Sunday, April 08, 2018

Peter Kernel - The Size Of The Night [On The Camper Promo]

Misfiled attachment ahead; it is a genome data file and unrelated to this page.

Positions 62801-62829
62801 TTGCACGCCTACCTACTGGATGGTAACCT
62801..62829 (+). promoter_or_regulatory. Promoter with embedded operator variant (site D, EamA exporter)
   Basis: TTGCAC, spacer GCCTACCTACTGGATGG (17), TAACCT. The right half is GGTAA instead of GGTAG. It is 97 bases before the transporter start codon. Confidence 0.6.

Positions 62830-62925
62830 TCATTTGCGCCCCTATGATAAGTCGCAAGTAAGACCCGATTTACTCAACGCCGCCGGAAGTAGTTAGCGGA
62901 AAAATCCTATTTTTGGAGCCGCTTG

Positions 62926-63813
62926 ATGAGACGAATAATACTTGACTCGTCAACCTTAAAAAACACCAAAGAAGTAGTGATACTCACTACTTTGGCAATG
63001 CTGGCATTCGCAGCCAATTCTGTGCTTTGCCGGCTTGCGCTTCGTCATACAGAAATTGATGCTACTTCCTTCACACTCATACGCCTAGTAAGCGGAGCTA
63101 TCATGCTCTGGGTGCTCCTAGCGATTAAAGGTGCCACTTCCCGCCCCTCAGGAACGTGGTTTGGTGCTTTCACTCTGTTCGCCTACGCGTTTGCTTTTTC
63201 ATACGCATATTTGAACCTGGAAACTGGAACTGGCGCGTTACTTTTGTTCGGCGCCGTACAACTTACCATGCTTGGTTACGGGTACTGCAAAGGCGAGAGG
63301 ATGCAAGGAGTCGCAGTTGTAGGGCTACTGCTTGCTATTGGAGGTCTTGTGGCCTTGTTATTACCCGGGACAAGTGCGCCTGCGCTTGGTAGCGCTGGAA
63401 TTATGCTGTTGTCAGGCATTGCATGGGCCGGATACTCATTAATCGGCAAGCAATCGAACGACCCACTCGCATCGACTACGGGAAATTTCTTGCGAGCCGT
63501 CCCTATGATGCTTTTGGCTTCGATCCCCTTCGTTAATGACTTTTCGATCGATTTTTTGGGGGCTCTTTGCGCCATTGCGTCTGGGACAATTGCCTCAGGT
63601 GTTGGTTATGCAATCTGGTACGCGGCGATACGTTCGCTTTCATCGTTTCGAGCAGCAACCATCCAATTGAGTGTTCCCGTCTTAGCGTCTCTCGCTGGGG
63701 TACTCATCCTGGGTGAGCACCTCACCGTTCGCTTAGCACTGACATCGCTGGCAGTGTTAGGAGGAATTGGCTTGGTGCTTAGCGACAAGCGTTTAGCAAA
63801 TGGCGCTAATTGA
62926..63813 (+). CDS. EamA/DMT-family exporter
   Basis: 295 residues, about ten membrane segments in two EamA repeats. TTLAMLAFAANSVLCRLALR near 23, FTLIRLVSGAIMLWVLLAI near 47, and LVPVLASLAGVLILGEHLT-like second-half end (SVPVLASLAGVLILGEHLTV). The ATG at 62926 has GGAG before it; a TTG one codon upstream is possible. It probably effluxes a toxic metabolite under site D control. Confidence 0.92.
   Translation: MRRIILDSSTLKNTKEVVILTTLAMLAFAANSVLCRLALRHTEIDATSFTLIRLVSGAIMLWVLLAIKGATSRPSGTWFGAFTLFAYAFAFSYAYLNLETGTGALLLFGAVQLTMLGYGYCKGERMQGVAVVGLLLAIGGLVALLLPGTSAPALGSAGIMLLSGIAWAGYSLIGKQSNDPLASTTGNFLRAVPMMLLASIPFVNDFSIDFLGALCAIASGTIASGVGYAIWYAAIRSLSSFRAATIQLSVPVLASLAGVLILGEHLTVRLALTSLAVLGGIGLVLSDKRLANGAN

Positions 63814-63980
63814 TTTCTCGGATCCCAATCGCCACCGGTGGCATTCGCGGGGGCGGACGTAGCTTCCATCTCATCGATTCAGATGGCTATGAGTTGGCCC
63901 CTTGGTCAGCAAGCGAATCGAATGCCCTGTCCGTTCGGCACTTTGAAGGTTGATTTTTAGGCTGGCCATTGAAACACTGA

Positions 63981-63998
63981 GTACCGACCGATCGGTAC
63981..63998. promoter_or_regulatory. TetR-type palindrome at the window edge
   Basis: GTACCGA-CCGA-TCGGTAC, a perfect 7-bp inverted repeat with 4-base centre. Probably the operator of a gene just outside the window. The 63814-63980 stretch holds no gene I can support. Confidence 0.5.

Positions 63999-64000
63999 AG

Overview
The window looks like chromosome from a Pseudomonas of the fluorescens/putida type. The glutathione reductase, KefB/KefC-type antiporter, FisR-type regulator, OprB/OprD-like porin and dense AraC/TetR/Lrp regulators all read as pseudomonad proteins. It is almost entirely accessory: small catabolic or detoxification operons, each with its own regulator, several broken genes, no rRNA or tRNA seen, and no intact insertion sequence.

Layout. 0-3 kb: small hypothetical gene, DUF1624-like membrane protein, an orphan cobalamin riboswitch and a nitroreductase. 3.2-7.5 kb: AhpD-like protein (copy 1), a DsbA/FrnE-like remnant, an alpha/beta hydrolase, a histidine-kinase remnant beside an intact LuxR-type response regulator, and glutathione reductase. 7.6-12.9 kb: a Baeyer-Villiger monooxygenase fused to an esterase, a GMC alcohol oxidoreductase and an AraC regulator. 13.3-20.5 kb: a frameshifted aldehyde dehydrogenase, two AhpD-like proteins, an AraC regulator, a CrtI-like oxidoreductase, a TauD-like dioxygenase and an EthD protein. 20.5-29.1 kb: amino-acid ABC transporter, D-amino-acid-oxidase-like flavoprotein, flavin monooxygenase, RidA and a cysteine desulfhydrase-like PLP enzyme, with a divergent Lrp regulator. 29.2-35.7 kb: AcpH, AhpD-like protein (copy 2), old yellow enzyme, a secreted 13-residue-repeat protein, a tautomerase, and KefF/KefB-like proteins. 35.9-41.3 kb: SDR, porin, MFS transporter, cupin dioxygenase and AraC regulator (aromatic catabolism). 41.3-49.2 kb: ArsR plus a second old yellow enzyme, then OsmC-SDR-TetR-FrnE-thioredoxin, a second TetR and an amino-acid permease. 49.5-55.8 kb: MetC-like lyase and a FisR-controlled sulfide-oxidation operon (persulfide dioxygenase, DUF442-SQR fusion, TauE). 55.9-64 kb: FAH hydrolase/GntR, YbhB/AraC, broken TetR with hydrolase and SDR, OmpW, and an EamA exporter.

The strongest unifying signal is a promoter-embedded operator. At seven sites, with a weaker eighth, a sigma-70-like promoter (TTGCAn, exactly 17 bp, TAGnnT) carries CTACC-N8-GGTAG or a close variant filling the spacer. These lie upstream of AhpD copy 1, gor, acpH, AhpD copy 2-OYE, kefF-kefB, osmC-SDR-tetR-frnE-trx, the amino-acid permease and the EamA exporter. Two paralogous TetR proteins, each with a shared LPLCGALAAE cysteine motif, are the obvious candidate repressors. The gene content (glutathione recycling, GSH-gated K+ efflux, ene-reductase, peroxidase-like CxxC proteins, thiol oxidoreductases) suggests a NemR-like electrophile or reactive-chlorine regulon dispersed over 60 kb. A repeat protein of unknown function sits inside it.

Put on the circuit via their own imprint On The Camper Records on March 9th, 2k18 is "The Size Of The Night", the latest album outing by the duo that is Peter Kernel. Announced on these pages through their video for "Men Of The Women", a post-apocalyptic Desert Rock affair, we see singer Barbara Lehnhoff and Aris Bassetti cater a proper ten track album, opening with the experimental, yet cinematic PostPunk-infused cut "There's Nothing Like You" which, at least throughout its intro sequence, evokes memories of bands like Prinzhorn Dance School before introducing more broadband electronic elements whereas "Pretty Perfect" adds a litte dramatic attitude reminscent of the very first generation of rrriot girl bands in the PostPunk era and "The Secret Of Happiness" weighs in a small hint of romanticism alongside a poetic, widescreen Americana feel for Spoken Word connaisseurs. "Terrible Lluucck" digs deeper into Americana and dope beat structures which are moving into a seductive sing-a-long chorus later on, the "Drift To Death" offers a spine-tingling intro sequence of various instruments in reverse motion atop which Barbara Lehnhoff's vocals unfold in a well-hypnotizing matter, morphing from Indietronics to more of a krautsy feel whilst "The Revenge Of Teeth" is a deep, Blues-infused take on down to earth Desert Rock for dusty sunsets experienced in sketchy motels along endlessly stretching roads and "The Shape Of Your Face In Space" tends to experiment with weird echo FX and multilayered, twisted and probably modular created string arrangements atop a very oriental, yet PostPunk-infused drive to a great, dancefloor captivating effect. Finally "The Storm Will Last" drifts off into more Americana-infused territories accompanied by ritualistic drumming before turning into a female Indie powerhouse of a tune and the concluding song "The Fatigue Of Passing The Night" waves goodbye on a tender, ballad'esque tip, revealing another beautiful and masterly executed side of Peter Kernel's artistic work. Sweet, yet widely varied and a little off the beaten path for sure.


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